Wednesday 26 October 2016 03:53 PM
UPDATE: Pumpkin Patch appoints administrators as sales fall
(Adds receiver comment from 5th paragraph)
By Paul McBeth
Oct. 26 (BusinessDesk) - Children's clothing retailer Pumpkin Patch has been tipped into receivership by its lenders and appointed voluntary administrators after failing to reinvent itself in the face of shrinking sales and too much debt.
Auckland-based Pumpkin Patch's board appointed McGrathNicol's Andrew Grenfell and Conor McElhinney as administrators and said it understood KordaMentha's Neale Jackson and Brendon Gibson had been named receivers. Last week the retailer said there was virtually no value left in its equity after talks with its lender ANZ Bank New Zealand fell through.
"Despite considerable efforts by the board and its management team, it has become evident that no solution is available to the company, at this time, to address the current over-leveraged and significantly capital constrained position," chairman Peter Schuyt and managing director Luke Bunt said in a statement. "With no likely solution available, the board believes that the constraints currently experienced by the business are too great and the only appropriate action to best protect the interests of stakeholders is to appoint administrators."
In its full-year results published last month, Pumpkin Patch told investors its directors had given an undertaking to the bank that it would put forward proposals by Oct. 20, which was later pushed out to Oct. 31. The capital constraints were highlighted in the accounts as a "material risk" to the ongoing viability of the business. Pumpkin Patch's debt to ANZ Bank rose to $46 million from $39.1 million in the year to the end of July 2016. It posted a loss of $15.5 million in the same period.
KordaMentha's Gibson told a briefing in Auckland that the retailer's 43 stores in New Zealand and 117 sites in Australia will continue to operate as they try to sell the business as a going concern. However, he indicated Pumpkin Patch's existing plans to shut down some outlets would be accelerated "in an effort to improve saleability and viability" which would likely lead to job losses amongst the 600 New Zealand staff and 1,000 Australian employees.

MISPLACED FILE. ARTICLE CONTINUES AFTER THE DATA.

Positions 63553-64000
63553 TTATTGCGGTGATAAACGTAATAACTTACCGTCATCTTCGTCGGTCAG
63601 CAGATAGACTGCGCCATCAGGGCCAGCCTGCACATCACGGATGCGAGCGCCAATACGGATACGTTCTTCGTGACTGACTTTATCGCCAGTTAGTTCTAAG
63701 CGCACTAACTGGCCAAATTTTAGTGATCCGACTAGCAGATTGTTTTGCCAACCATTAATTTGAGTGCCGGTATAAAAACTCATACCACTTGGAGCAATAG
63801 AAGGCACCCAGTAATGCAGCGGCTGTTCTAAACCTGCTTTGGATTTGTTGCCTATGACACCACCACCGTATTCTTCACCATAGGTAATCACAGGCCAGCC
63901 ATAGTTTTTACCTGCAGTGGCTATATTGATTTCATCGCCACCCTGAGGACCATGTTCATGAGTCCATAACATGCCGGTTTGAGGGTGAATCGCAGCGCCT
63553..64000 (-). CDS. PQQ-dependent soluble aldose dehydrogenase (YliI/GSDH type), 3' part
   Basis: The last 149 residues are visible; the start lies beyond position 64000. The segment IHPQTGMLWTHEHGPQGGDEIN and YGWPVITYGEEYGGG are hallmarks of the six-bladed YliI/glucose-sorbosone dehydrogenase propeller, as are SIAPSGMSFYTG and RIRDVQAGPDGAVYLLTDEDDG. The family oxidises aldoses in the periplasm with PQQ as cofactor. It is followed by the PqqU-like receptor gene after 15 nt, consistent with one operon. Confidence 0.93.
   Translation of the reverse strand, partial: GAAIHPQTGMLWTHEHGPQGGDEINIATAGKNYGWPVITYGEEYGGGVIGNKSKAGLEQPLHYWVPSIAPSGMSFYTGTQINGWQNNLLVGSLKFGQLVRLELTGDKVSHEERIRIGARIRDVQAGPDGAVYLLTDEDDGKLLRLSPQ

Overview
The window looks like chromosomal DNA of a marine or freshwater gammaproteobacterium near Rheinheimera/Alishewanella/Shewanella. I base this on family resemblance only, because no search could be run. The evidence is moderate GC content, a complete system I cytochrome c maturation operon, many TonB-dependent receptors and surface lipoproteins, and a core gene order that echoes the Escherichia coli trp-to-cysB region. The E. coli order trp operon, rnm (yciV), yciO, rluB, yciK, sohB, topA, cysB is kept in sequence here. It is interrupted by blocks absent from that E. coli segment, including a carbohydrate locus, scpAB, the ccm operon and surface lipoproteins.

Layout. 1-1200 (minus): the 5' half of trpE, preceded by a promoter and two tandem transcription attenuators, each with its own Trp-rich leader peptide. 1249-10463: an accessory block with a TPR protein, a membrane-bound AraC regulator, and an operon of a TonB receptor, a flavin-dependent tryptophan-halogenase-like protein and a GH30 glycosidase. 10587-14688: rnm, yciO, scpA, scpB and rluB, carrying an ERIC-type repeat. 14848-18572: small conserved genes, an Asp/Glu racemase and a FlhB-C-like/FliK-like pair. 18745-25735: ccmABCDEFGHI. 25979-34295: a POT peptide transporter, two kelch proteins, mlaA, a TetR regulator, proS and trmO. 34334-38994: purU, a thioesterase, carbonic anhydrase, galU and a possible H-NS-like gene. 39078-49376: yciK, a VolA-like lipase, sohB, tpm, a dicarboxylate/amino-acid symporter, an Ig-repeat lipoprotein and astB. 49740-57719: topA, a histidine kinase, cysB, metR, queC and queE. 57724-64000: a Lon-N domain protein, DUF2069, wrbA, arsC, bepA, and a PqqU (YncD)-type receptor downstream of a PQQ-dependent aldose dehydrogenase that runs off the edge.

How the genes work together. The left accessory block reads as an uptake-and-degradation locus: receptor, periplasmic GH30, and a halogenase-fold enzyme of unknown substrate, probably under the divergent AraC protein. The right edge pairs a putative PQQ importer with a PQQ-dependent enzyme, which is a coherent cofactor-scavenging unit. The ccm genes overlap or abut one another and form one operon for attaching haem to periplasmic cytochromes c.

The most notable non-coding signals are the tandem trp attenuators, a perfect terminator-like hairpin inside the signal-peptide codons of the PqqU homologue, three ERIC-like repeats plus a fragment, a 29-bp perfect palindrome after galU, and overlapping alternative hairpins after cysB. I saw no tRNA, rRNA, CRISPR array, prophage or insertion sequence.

"We're working through a process where those people that have expressed interest we'll be contacting immediately and I expect from the announcement we'll have people contacting us," he said. "It's about the medium- to long-term future and people will take different views on that. so I'm not saying it will be an easy process but it's something we'll be trying very diligently to try and optimise the return to the creditors."
Gibson said the receivers will assess that interest in the next seven-to-10 days before assessing what will happen next.
"I'm not suggesting that it necessarily needs to be a short timeframe but we need to make some assessments as we go through the process," he said.
Last year Pumpkin Patch spurned a number of parties interested in buying the business, saying at the time that they offers weren't compelling enough for the board to consider seriously. Instead, the retailer tried to lift its trading performance in a four-year turnaround programme, which it claimed was starting to show improvements.
The retailer's board today said it was committed to working with the administrators and receivers to get "the best possible outcome for the company and staff".
The shares have been suspended, having last traded at 6 cents, valuing the retailer at $10.1 million.